More than 20 activists from the opposition Cambodia National Rescue Party (CNRP) who voiced support for the return of party chief Sam Rainsy from exile remain in detention one week after Prime Minister Hun Sen ordered them released on bail, a lawyer said Wednesday.
At least 88 CNRP activists—according to RFA’s count—had been arrested since the party announced in August Sam Rainsy’s intention to return to Cambodia on Nov. 9 to lead a restoration of democracy through nonviolent protests, which Hun Sen’s government had labeled part of a “coup attempt.”
Sam Sokong, a lawyer for the activists, told RFA’s Khmer Service that 16 of his clients remain in detention, in addition to at least four others represented by other attorneys. The subjects of cases forwarded to an appeals court or that went to trial are not eligible for release, he said, while those of cases that judges don’t view as politically motivated also will not be freed.
“The lawyers have already requested that judges release them on bail,” Sam Sokong said, adding that they also plan to ask King Norodom Sihamoni to grant amnesty to those already convicted.
Sam Rainsy was denied entry to Thailand, from where he hoped to cross the border into Cambodia, and was forced to return to France over the weekend after meeting with CNRP officials and lawmakers in Malaysia and Indonesia to discuss next steps.
His attempt to repatriate came days before Cambodia was informed that it had failed to make the necessary improvements to its human rights record required by the European Union to continue to qualify for tariff-free entry into the bloc’s markets under the Everything But Arms (EBA) program for developing nations—improvements that included the release of all political prisoners.
A day after the EU’s preliminary Nov. 12 report gave Cambodia one month to respond to its findings from an investigation into the country’s rights situation, Hun Sen ordered the release of more than 70 CNRP activists who had been arrested in connection with Sam Rainsy’s plan to return, although the prime minister maintains that the decision had nothing to do with maintaining EBA status.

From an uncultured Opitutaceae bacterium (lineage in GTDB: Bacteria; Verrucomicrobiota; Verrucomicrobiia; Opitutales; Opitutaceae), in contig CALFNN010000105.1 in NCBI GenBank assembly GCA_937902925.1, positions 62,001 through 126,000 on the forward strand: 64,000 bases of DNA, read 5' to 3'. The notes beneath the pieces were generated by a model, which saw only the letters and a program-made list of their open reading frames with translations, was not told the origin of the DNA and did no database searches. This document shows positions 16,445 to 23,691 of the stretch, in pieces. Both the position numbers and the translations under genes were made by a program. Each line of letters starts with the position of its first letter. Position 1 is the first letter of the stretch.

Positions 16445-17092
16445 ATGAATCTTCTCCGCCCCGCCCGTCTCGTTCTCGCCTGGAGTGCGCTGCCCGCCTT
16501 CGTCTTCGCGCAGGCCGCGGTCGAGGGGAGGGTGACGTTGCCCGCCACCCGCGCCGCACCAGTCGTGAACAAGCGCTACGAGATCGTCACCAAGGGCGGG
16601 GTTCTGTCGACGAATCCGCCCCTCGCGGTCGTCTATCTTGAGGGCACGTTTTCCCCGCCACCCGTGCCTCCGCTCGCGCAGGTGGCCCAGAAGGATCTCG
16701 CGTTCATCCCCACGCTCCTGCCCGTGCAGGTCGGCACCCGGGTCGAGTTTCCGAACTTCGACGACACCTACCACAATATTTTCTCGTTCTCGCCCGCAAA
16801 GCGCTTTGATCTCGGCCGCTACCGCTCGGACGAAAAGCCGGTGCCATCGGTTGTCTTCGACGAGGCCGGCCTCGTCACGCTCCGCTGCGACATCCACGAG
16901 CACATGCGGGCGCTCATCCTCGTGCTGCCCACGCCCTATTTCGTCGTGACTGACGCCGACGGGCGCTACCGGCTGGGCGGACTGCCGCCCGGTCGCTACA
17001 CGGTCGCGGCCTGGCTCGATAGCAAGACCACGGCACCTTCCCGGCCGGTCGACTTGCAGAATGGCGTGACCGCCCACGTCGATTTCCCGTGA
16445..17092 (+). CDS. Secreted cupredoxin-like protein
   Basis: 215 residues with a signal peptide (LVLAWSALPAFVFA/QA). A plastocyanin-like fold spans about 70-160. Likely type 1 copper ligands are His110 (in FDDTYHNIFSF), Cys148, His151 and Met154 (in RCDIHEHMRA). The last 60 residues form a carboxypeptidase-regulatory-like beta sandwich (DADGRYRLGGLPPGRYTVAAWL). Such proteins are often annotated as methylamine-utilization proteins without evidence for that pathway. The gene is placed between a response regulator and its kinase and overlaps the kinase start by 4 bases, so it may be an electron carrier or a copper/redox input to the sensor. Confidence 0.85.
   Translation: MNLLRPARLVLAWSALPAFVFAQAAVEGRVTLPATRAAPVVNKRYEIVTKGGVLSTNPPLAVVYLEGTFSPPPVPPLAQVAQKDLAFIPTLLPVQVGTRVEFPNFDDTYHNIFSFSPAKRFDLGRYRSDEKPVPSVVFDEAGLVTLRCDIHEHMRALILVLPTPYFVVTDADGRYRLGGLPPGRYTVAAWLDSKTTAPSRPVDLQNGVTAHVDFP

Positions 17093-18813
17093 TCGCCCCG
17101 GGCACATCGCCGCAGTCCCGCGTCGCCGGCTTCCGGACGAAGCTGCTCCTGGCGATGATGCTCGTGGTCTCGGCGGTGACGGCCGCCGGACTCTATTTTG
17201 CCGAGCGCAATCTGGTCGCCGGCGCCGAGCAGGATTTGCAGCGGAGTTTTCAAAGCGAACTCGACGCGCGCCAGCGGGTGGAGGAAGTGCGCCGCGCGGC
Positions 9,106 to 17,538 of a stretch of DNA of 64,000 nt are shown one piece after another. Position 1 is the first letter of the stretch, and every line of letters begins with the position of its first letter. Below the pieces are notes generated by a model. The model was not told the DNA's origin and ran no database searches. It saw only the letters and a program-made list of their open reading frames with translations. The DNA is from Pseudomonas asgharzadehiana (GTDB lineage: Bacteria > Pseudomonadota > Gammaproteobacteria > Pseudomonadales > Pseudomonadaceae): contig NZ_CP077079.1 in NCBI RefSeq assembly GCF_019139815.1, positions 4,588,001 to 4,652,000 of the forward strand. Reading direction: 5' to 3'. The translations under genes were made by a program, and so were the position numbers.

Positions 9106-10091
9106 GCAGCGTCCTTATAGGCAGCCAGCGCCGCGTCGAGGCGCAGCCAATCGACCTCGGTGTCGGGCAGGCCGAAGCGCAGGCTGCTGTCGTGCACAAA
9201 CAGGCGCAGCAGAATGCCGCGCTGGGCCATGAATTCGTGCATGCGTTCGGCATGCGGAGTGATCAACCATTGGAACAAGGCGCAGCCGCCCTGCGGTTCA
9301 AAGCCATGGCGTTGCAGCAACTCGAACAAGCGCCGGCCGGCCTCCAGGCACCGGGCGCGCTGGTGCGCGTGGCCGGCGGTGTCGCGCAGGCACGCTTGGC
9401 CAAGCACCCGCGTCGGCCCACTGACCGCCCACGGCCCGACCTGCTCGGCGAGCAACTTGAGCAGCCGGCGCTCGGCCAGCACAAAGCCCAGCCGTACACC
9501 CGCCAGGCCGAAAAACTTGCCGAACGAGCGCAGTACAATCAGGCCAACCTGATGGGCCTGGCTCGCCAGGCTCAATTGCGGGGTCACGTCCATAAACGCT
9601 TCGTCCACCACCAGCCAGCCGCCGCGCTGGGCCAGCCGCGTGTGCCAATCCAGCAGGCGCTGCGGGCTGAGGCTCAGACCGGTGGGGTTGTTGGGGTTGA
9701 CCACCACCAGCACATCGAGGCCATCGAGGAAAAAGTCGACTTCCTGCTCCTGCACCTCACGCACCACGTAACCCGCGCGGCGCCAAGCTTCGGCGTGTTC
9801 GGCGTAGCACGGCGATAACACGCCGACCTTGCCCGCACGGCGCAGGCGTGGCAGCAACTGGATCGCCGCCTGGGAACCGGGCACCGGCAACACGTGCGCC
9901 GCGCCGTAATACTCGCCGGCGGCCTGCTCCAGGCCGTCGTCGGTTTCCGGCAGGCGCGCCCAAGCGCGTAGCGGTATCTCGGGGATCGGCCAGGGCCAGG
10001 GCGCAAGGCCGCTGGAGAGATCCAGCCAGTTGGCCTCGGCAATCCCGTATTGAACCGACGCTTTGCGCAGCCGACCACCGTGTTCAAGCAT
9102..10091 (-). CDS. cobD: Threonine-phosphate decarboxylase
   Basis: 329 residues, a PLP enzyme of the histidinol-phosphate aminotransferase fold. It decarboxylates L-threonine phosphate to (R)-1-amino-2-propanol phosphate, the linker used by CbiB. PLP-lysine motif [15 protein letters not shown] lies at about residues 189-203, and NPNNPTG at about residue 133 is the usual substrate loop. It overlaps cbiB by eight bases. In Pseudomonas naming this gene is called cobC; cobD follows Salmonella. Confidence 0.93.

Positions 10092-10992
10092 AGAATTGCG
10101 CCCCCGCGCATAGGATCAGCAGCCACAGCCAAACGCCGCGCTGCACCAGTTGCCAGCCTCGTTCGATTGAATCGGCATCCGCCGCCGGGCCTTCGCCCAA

So far, 75 activists from the CNRP—which was dissolved by the Supreme Court in November 2017 for its role in an alleged plot to topple the government—have been confirmed released, and Sam Sokong’s comments suggest that the number arrested since August is higher than the 88 RFA’s Khmer Service has documented.
Kia Sisokunthi, the wife of a CNRP activist from the seat of Preah Sihanouk province named Mai Hongsreang who remains in detention, told RFA she is disappointed that the government has not released her husband.
She said that she had traveled to Phnom Penh five days ago, following Hun Sen’s announcement, but was only able to meet Mai Hongsreang on Tuesday at his prison, where he is being held in an overcrowded cell with 16 other people.
“I urge the government to release my husband so he can reunite with his children,” she said.
“Why is the government continuing to keep him when [Hun Sen] already ordered him released?”
Speaking to RFA on Wednesday, government spokesperson Phay Siphan said that those arrested since August include people from two groups: “hardliners” who will not be forgiven and others who were “cheated” by the CNRP and have been freed on bail.
Seoung Sen Karona, a spokesman for local human rights group Adhoc, urged the CNRP and Hun Sen’s ruling Cambodian People’s Party (CPP)—which won all 125 parliamentary seats in the July 2018 general election following the ban on the CNRP—to engage in dialogue to release all political prisoners and improve the country’s political situation.
“Any people arrested for reasons involving freedom of expression should be released,” he said.
Migrant workers in Thailand
Meanwhile Cambodian migrant workers in Thailand told RFA they are returning to their jobs after having gathered at the border to Cambodia to accompany Sam Rainsy home, but said they will be available to join him when he is able to enter the country.
Chhorn Sokhoeun, a construction worker, said he still has hope and continues to support Sam Rainsy’s plan to repatriate.
“Even though Sam Rainsy could not make it to Cambodia on Nov. 9, we remain firm in our support for him because we know the situation there, and Hun Sen is pressuring us in all aspects of life,” he said.
Another worker, Lon Peiseth, said it was not Sam Rainsy’s fault that he was unable to return on Nov. 9.
“He was prevented from returning home, so we don’t blame him and will be ready to accompany him [when he is able],” he said.
Reported by RFA’s Khmer Service. Translated by Samean Yun. Written in English by Joshua Lipes.